Six successive Irish governments have failed to enact laws in accordance with a constitutional amendment that gives the mother and her unborn baby equal right to life
It is a tragedy that the 31-year-old Savita Halappanavar had to die in the 21st century, not in a back-of-beyond “third world” country, but in Ireland, which ranks among the world’s most highly developed countries, and is high on the health index. Its maternal mortality and infant mortality rates are one of the lowest in the world.
There is worldwide outrage at Savita’s death because it is seen as a global tragedy, perpetuated by a fundamentalist religious nation, steeped in archaic beliefs and laws. Ireland is a Catholic country and by deduction, the world has condemned the Catholic church for the existence of such archaic and barbaric laws which led to the death. But can we put all the blame on the Catholic Church?
Not much of an attempt has been made to understand the law as it exists in Ireland. The world at large cannot be blamed for this because the Irish themselves do not seem to understand their own law, certainly not the medical community.
The Eighth Amendment
Let me try to decipher the law: Right to life is governed by sections 58 and 59 of the Offences Against the Person Act, 1861. Even though Ireland became independent in 1922, British law still holds sway. Under the above law, abortion is a criminal offence; those convicted can be sent to jail for a maximum of five years; those liable to be convicted include doctors who carry out the abortion. The law was much more severe earlier — in 1957 an abortionist doctor was sent to the gallows after the death of a patient.
By the Eighth Amendment to the Constitution of Ireland, approved by a referendum in 1983, the following paragraph was inserted as paragraph 40.3.3:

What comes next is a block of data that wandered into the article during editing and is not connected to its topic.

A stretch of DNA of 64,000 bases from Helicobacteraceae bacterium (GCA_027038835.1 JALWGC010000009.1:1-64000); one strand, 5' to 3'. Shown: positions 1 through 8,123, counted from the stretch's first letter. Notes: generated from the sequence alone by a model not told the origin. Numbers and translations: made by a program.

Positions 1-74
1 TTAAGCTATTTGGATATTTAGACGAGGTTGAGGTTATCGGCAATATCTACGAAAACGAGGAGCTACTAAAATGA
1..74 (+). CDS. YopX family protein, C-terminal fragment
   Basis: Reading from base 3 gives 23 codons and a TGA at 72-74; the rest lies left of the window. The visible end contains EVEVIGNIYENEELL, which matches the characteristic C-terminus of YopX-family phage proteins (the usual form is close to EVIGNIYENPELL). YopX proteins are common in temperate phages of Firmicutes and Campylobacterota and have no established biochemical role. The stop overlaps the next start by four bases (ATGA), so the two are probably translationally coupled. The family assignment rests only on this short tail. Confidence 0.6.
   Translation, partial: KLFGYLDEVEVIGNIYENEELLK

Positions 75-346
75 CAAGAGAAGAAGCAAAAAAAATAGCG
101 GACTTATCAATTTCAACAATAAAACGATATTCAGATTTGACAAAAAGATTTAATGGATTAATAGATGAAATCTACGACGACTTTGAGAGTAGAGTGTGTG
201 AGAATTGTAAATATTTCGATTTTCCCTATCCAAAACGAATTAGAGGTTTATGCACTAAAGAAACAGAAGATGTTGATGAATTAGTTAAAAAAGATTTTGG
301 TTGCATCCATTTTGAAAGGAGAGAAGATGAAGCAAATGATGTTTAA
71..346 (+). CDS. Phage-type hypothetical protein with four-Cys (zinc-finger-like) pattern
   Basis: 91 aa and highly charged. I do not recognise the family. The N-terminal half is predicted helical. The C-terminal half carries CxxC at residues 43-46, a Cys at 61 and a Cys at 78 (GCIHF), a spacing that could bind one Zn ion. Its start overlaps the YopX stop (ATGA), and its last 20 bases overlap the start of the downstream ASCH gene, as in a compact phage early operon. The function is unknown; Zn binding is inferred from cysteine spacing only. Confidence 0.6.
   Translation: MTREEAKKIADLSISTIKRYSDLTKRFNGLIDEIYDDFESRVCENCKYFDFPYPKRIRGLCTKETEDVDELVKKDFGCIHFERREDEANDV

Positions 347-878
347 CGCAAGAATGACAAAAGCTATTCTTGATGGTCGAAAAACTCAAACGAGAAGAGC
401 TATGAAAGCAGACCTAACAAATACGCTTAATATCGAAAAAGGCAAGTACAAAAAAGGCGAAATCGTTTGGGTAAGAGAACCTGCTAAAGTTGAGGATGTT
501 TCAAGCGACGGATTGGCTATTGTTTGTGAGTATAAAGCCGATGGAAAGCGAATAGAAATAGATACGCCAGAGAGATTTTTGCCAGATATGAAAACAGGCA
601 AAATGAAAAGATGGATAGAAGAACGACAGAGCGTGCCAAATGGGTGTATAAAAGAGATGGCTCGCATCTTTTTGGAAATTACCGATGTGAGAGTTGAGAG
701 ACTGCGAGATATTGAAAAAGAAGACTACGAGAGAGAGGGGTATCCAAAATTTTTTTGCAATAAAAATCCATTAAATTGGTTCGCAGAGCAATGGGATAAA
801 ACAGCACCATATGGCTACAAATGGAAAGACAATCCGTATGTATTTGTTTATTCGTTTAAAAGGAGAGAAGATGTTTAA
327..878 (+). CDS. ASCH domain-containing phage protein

“The State acknowledges the right to life of the unborn and, with due regard to the equal right to life of the mother, guarantees in its laws to respect, and, as far as practicable, by its laws to defend and vindicate that right.”
The amendment has three parts:
1. The unborn has the right to life
2. The mother has equal right to life
3. Necessary laws must be enacted to validate the above right.
Thus, the right to life of not only the unborn, but also of the mother has been guaranteed. This means that when there is danger to the life of the mother, abortion could be an option. The Constitution is the supreme law of the land. Therefore, from 1983 onwards, whatever was laid down in paragraph 40.3.3 was technically available to the citizens.
In 1992 the Supreme Court of Ireland ruled in X that abortion was permitted if there was “a real and substantial risk” to the life of the mother. The Attorney-General had sought an injunction against a 14-year-old girl, pregnant from rape, from travelling abroad for an abortion. The court ruled that “there is real and substantial risk to the life, as distinct from the health, of the mother,” which included the risk of suicide, and therefore abortion was permitted, but abroad. As it turned out, the girl suffered a miscarriage, and did not need to have an abortion. The twelfth and twenty-fifth amendments, which proposed removal of the threat of suicide as a ground for abortion, were thrown out in a referendum. Subsequent amendments to the Constitution, through referendum, allowed women to travel abroad for abortion and also to have information regarding availability of such services abroad.